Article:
A new river of lava belched from the La Palma volcano on Saturday, spreading further destruction on the island in the Atlantic Ocean, where more than 1,000 buildings have already been engulfed or severely damaged by streams of molten rock.
The partial collapse of the volcanic cone overnight gave birth to a new lava flow that began to follow a similar path up the Cumbre Vieja ridge towards the western coast of the island and into the ocean.
Authorities said the new lava flow is within the area that was hastily evacuated after the Sept. 19 eruption, when 6,000 residents were forced to flee their homes and farms.
Police allowed residents whose homes may now be in danger to make trips to salvage what they could. The trucks entered the exclusion zone empty on Saturday and left with mattresses, furniture and other belongings.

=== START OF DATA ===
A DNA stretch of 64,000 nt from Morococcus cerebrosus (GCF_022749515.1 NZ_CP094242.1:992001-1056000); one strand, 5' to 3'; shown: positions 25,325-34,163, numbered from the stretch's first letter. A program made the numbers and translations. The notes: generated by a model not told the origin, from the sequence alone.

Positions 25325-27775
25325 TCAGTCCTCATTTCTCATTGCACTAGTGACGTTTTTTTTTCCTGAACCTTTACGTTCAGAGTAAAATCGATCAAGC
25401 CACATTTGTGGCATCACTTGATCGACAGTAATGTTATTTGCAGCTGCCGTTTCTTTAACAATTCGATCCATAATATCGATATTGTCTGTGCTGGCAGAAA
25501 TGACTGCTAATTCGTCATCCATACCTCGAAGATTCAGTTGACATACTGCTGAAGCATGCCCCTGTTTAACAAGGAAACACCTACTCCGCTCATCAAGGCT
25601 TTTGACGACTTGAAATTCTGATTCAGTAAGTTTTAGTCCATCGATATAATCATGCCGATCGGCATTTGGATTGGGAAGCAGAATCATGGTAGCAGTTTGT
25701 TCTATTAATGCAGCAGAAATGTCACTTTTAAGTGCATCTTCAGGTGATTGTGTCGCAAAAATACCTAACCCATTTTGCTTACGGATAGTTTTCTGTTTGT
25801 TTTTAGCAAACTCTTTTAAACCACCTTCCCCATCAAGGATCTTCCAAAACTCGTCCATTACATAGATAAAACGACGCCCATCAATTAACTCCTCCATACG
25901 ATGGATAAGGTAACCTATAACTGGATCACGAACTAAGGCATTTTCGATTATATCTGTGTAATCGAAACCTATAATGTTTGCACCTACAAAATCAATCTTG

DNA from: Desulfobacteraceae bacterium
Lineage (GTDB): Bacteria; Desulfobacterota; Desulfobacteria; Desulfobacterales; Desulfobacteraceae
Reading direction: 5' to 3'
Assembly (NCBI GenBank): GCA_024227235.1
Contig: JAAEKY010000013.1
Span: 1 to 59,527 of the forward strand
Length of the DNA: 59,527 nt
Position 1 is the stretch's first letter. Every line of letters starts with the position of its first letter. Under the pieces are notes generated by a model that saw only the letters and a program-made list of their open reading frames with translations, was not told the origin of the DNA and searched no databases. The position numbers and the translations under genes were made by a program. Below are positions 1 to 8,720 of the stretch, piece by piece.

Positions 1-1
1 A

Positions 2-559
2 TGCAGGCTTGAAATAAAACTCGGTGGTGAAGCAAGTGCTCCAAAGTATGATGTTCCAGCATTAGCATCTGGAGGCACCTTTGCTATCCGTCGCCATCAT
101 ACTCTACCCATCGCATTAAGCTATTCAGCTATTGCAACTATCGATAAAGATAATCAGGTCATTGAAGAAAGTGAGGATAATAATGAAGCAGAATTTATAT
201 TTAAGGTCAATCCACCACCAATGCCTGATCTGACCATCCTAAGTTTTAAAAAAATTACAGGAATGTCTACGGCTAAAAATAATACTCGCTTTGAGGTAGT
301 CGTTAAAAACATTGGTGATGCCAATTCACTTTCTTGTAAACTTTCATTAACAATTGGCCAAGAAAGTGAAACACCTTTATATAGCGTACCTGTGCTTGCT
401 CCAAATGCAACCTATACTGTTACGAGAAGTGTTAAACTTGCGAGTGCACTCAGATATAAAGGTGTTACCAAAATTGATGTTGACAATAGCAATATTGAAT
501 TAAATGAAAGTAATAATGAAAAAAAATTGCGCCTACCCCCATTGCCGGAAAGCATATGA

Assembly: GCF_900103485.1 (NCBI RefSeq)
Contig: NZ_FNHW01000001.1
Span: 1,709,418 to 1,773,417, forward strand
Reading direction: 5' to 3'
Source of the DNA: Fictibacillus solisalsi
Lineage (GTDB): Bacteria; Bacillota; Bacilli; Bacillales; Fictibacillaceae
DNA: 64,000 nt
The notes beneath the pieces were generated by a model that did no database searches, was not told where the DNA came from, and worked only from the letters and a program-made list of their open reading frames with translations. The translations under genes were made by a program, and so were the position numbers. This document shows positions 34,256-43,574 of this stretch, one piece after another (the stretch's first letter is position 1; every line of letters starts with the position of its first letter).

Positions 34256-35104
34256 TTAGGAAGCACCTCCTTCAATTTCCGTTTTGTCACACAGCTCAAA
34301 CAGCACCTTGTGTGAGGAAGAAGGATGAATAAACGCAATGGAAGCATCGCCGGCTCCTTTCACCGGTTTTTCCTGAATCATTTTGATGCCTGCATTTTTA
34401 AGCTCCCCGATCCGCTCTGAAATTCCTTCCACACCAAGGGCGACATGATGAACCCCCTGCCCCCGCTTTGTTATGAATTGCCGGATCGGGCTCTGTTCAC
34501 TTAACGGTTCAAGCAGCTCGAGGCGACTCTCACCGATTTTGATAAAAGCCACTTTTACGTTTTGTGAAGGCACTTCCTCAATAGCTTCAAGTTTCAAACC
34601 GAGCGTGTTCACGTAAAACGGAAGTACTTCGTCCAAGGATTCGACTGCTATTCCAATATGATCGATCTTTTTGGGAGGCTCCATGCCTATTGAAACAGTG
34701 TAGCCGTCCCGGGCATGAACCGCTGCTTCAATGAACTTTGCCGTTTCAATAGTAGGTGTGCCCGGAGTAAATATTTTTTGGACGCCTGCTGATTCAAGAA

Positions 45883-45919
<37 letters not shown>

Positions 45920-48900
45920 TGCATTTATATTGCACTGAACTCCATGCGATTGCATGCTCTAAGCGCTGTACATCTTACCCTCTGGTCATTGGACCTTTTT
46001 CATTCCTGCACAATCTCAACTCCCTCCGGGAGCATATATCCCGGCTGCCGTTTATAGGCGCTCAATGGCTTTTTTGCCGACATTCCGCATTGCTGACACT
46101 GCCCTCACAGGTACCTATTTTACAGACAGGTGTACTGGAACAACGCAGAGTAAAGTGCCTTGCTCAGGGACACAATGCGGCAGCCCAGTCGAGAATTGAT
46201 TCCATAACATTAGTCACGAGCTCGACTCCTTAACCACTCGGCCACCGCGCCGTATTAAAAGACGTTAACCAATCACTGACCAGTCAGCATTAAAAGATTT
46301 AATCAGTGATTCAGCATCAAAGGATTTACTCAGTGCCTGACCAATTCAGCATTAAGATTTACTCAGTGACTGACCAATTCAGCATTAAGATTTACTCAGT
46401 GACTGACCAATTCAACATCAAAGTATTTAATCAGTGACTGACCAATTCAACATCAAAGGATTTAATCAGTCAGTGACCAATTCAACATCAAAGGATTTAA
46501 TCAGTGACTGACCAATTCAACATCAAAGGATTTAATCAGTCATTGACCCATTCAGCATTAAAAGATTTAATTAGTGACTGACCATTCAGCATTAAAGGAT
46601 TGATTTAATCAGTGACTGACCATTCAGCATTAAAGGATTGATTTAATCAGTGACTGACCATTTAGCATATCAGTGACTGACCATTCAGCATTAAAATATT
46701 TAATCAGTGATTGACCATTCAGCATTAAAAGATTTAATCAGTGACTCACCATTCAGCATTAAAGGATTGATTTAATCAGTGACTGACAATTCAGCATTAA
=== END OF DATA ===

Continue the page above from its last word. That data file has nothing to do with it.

Emergency official Miguel Ángel Morcuende said experts were closely watching the delta of new land that was forming off the island’s coast since the main lava flow reached the sea last week.
He said that parts of it could collapse, causing explosions and large waves, but that would not pose a danger since the immediate area has already been evacuated.
A total of 1,186 buildings have been destroyed on La Palma and 497 hectares (1,228 acres) have been covered in lava as of Saturday, according to the European Union’s Copernicus Emergency Management Service.
La Palma airport became operational again after being closed for several days due to volcanic ash.
The island is part of the Canary Islands of Spain, an archipelago off northwest Africa that is a popular vacation destination for European tourists.